The week of October 9, the Supreme Court heard argument on only two days and in only three cases. (The Court was closed on Monday, October 10, for Columbus Day, and it had previously canceled oral argument in the travel ban cases, originally set for argument on Tuesday.) Nonetheless, as our pre-argument post explained, the cases, if not headline grabbing, raised important to questions of procedure, jurisdiction, and statutory interpretation.
On Tuesday, the Court heard arguments in Hamer v. Neighborhood Housing Services of Chicago. The case presents the question of whether Federal Rule of Appellate Procedure 4(a)(5)(C) can deprive an appellate court of jurisdiction over an appeal that is statutorily timely, or whether the Rule is instead nonjurisdictional and thus subject to considerations such as forfeiture, waiver, and the unique-circumstances doctrine. Rule 4(a)(5)(C) grants a district court leave to extend the time for an appellant to file a notice of appeal upon a showing of excusable neglect or good cause, but only within 30 days of the 30-day window in which an appellant must file a notice of appeal of a final judgment.
Hamer’s lawyer, Jonathan Herstoff, argued that the time limit cannot be jurisdictional because it was not imposed by statute, but rather is part of a rule drafted by an advisory committee and approved by the Court. Herstoff argued that Article III authorizes Congress alone to determine the lower courts’ jurisdiction. Damien Stewart, representing Neighborhood House Services of Chicago (“NHSC”), argued that the rule was asserted in premerits briefing in the appellate court, and therefore, NHSC could be victorious if the Court found the rule jurisdictional, as the 7th Circuit did, or determine that it is a mandatory claim-processing rule that was not waived. Howard M. Wasserman of SCOTUS Blog provides an argument analysis here.
On Wednesday the Court first heard argument in National Association of Manufacturers v. Department of Defense, which addresses whether appellate courts have jurisdiction under the Clean Water Act (“CWA”) to decide petitions to review a rule, known as the waters-of-the-United States rule, that defines the waters that fall within CWA jurisdiction. The CWA provides appellate court jurisdiction when the Environmental Protection Agency “issue[s] or den[ies] any permit,” but no permit was at issue in this case. If the appellate court does not have jurisdiction, lawsuits challenging the rule must be filed in district court. The petitioners, including the National Association of Manufacturers (“NAM”), as well as some environmental groups and states, argued that lawsuits challenging the rule should be filed in district courts because the rule is not among the seven EPA actions that the Act says are reviewable directly in appellate courts.. Justice Ginsburg, took NAM’s lawyer to task, pointing out that, under its argument, appellate courts would make decisions regarding individual permits while district courts would make broader decisions, and “one would think it would be just the other way around.” NAM’s lawyer, however, pointed to the statutory text, and the Ohio Solicitor General, who also argued for petitioners, attempted to provide a unifying theme. Finally, as Marcia Coyle discussed at Law.com, the Justices asked whether the case will be moot if President Trump rescinds the Clean Water Rule as promised. The government acknowledged that the case would be moot if Trump carries through his threat, but nobody knows how long such a process would take, and as NAM’s lawyer argued, there may be challenges to such a change in the rules that could slow the process down even more. More information about the argument is available at SCOTUSBlog.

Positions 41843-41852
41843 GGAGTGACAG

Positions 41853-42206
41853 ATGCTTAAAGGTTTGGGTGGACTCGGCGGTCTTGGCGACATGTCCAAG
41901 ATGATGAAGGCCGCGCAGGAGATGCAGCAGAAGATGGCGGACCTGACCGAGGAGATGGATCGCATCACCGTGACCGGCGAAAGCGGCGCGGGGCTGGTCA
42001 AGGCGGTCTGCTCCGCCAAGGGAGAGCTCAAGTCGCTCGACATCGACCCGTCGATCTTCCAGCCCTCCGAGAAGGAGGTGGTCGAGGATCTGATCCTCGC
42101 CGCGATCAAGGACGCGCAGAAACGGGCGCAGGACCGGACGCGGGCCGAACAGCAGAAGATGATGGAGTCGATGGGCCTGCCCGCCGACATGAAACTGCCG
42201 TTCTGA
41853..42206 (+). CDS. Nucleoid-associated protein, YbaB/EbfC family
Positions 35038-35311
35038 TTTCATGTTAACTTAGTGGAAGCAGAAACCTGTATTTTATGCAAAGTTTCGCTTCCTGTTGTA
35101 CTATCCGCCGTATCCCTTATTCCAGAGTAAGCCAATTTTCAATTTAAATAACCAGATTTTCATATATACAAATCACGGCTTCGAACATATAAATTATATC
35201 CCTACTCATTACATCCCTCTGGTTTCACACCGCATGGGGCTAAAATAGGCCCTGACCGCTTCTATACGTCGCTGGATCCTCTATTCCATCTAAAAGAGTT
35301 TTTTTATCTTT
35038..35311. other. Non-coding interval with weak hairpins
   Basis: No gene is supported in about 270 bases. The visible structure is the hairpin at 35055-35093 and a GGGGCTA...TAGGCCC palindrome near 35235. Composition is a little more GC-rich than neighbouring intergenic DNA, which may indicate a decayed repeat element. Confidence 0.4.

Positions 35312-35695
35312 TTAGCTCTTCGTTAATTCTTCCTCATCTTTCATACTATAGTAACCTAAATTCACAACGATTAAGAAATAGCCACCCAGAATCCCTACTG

The second argument on Wednesday and the last for the week was Jesner v. Arab Bank, which presents the issue of whether the Alien Tort Statute (“ATS”) categorically prohibits lawsuits against corporations. The ATS, which dates back to 1789, gives federal courts jurisdiction over lawsuits brought by aliens alleging torts “in violation of the law of nations or a treaty of the United States.” In Jesner, victims of terrorist attacks that occurred between 1995 and 2005 in Israel, the West Bank, and Gaza, brought the case against the Arab Bank, which the plaintiffs alleged had facilitated terrorism.
Jeffrey Fisher, arguing for the plaintiffs, made a text-based argument that the wording of the statute yields a “straightforward result” that corporations may be held liable for violating international law. True to originalist form, Justice Gorsuch pressed Fisher on whether his clients’ interpretation of the statute was consistent with Congress’s understanding in enacting the statute in 1789, and he rejected Fisher’s attempt to rely on Supreme Court precedent from 1900. As described in more detail at Just Security and The Originalism Blog, the case presents complicated questions about not only congressional understanding in 1789, but also international law and the relationship between the ATS and U.S. foreign policy. Amy Howe also provides a detailed analysis of the argument at her blog, Howe on the Court.
This post was written by Bridget Flynn and edited by Elisabeth Hieber, both ISCOTUS Fellows and Chicago-Kent Class of 2019.